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Halloween Jump Jet for Helicopter Museum

An experimental Harrier Jump-Jet used by Rolls-Royce in the 1980s to test a modified engine for a potential supersonic version, has become the first fixed-wing aeroplane to join the vertical flight collection at The Helicopter Museum in Weston-super-Mare.

Previously with the BAC Collection and Rolls-Royce Heritage Trust at Kemble in Gloucestershire, the Harrier is being moved by road today and will temporarily be stored until it can be re-assembled to go on permanent display at the Weston attraction.

The aircraft uses a much modified airframe with the nose and tail of one Harrier (XV798) and the wing of another (XW264), married to a specially-built centre section to house a vectored-thrust Rolls-Royce Pegasus engine modified with plenum chamber burning (PCB). A form of reheat, whereby fuel is mixed with unburnt oxygen in the engine exhaust to provide a ramjet effect, PCB can double the engine thrust but also results in much higher exhaust temperatures.

It was realised that this could cause damage to the fuselage underside and the ground surfaces below the aircraft, and so trials were carried out at the Ministry of Defence Proof & Experimental Establishment at Shoeburyness, Essex from 1983, with the Harrier slung from a gantry to test the effects of PCB under controlled conditions. The Harrier is still fitted with the framework used to attach it to the gantry for the tests.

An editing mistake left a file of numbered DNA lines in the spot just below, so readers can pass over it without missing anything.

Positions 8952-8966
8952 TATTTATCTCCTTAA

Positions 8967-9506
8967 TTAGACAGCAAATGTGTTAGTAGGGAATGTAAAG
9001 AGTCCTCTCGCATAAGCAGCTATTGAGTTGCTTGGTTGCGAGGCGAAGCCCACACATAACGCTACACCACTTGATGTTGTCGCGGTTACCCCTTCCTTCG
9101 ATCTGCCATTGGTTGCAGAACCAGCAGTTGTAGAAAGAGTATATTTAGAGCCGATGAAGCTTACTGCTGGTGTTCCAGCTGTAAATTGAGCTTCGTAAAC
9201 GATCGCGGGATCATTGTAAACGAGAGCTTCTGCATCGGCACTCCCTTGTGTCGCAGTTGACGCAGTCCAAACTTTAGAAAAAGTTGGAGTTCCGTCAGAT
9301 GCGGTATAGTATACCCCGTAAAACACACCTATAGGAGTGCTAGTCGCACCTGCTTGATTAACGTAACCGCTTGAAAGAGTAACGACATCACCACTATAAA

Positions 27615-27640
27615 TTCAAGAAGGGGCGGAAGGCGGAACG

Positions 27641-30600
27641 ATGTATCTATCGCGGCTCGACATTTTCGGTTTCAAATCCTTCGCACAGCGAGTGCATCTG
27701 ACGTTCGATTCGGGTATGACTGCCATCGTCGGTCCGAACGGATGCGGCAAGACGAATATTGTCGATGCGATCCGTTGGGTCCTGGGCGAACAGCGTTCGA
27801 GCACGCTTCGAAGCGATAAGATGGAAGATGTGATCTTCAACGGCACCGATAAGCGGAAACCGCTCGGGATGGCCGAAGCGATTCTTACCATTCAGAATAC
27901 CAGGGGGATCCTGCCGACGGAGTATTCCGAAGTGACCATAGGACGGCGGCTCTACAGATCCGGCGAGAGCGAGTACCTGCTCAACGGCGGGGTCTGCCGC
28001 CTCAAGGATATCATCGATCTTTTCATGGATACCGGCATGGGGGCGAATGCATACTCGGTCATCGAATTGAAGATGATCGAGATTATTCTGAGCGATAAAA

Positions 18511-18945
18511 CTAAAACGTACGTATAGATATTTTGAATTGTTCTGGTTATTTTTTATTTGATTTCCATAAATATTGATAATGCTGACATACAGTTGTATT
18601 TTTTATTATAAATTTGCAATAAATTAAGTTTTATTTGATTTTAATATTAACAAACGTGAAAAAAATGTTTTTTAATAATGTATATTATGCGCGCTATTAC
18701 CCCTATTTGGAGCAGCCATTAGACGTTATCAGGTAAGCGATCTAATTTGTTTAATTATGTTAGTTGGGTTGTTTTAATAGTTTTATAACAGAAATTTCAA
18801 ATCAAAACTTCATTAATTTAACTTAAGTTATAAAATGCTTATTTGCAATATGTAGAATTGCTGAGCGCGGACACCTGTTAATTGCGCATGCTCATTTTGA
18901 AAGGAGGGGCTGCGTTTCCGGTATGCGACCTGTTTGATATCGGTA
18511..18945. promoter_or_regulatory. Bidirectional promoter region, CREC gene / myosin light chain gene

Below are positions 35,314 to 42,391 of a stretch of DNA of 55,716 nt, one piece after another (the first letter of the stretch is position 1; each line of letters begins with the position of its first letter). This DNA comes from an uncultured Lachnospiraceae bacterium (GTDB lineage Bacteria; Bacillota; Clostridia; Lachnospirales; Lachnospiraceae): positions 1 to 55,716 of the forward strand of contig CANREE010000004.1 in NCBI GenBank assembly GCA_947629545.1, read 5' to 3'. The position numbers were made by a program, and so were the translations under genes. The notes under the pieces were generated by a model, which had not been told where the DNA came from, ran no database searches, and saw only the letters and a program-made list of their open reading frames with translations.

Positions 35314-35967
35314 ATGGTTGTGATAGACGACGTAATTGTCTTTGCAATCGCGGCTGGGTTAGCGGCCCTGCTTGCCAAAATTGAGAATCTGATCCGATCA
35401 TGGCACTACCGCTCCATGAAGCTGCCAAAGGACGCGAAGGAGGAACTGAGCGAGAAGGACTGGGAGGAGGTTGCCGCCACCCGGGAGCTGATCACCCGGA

Chairman of THM Trustees Elfan ap Rees said “Although the proposed supersonic Harrier was never built, the data and lessons learned from this research later found their way into development of the modern-day Lockheed Martin F-35 joint strike fighter, now on order to replace the Harrier in the Royal Navy. The PCB testbed is therefore an important piece of local aviation heritage and the Trustees have agreed that this fact, coupled with its vertical flight link, makes it well worthy of continued preservation.

Embargoed until 5am Wednesday 31st October.

(The aircraft is expected to arrive circa 12 noon 31st October. Contact the Museum after 10am in the morning for confirmation of a photo opportunity).

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